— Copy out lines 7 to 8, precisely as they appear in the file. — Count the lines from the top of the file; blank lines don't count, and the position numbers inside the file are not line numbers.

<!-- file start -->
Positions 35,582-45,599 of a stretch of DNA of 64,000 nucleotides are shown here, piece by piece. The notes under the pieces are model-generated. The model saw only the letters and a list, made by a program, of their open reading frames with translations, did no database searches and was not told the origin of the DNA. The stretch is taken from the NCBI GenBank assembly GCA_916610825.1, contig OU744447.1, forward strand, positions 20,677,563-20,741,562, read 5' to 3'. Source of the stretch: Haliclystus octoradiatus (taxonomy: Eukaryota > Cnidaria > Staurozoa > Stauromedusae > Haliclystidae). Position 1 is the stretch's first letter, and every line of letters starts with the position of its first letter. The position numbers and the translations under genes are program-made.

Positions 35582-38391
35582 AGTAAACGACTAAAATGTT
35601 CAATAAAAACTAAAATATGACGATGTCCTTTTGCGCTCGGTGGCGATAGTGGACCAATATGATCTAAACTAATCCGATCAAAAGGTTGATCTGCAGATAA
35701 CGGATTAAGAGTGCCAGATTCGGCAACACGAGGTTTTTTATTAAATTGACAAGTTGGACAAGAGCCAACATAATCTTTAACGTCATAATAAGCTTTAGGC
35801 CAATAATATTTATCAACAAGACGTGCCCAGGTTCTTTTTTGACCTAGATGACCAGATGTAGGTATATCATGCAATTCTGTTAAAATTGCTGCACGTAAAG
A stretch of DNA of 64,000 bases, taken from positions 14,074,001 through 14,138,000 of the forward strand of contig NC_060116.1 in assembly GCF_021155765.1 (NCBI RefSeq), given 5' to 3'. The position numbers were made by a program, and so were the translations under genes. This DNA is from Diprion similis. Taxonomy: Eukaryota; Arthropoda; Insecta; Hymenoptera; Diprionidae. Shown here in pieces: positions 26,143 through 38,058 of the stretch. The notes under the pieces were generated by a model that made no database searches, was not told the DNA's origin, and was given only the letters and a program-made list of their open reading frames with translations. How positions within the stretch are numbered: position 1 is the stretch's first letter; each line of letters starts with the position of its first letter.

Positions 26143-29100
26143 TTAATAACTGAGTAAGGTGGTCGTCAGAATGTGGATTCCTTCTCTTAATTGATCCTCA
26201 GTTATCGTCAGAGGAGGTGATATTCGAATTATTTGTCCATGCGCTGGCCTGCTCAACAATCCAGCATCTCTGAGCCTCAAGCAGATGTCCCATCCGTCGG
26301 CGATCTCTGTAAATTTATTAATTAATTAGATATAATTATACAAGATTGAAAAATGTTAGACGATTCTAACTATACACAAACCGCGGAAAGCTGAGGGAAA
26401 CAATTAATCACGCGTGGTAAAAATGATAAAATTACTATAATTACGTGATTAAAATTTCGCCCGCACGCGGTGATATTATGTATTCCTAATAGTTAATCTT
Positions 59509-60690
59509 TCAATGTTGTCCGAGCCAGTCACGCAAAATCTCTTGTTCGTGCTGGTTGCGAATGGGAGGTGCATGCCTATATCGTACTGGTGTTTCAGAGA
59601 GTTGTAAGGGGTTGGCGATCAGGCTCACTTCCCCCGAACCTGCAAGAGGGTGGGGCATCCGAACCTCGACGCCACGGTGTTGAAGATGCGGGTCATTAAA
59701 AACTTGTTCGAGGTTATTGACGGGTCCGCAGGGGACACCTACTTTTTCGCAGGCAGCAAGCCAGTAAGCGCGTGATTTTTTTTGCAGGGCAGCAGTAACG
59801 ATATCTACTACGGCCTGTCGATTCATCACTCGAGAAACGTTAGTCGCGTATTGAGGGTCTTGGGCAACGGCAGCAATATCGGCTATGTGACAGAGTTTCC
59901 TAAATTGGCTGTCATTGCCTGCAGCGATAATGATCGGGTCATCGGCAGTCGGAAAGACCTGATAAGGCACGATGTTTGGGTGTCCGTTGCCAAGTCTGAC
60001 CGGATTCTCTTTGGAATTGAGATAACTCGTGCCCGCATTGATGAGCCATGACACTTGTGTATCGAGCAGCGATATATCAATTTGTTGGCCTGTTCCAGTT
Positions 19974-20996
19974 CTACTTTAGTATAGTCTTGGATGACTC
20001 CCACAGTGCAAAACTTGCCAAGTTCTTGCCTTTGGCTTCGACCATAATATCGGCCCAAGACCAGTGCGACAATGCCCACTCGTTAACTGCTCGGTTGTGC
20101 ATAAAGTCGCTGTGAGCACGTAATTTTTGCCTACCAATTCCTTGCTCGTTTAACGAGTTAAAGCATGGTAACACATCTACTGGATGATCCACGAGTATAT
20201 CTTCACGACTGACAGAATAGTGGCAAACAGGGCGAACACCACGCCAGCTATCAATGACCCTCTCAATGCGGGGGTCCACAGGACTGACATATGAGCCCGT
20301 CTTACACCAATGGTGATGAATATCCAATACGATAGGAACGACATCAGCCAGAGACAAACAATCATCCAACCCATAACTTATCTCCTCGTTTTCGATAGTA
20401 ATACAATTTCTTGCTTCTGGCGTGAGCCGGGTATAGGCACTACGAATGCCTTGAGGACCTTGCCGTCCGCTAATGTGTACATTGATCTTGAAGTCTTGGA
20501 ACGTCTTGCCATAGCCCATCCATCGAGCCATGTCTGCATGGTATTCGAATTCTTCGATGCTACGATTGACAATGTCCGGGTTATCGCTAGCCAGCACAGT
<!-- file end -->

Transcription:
A stretch of DNA of 64,000 bases, taken from positions 14,074,001 through 14,138,000 of the forward strand of contig NC_060116.1 in assembly GCF_021155765.1 (NCBI RefSeq), given 5' to 3'. The position numbers were made by a program, and so were the translations under genes. This DNA is from Diprion similis. Taxonomy: Eukaryota; Arthropoda; Insecta; Hymenoptera; Diprionidae. Shown here in pieces: positions 26,143 through 38,058 of the stretch. The notes under the pieces were generated by a model that made no database searches, was not told the DNA's origin, and was given only the letters and a program-made list of their open reading frames with translations. How positions within the stretch are numbered: position 1 is the stretch's first letter; each line of letters starts with the position of its first letter.

Positions 26143-29100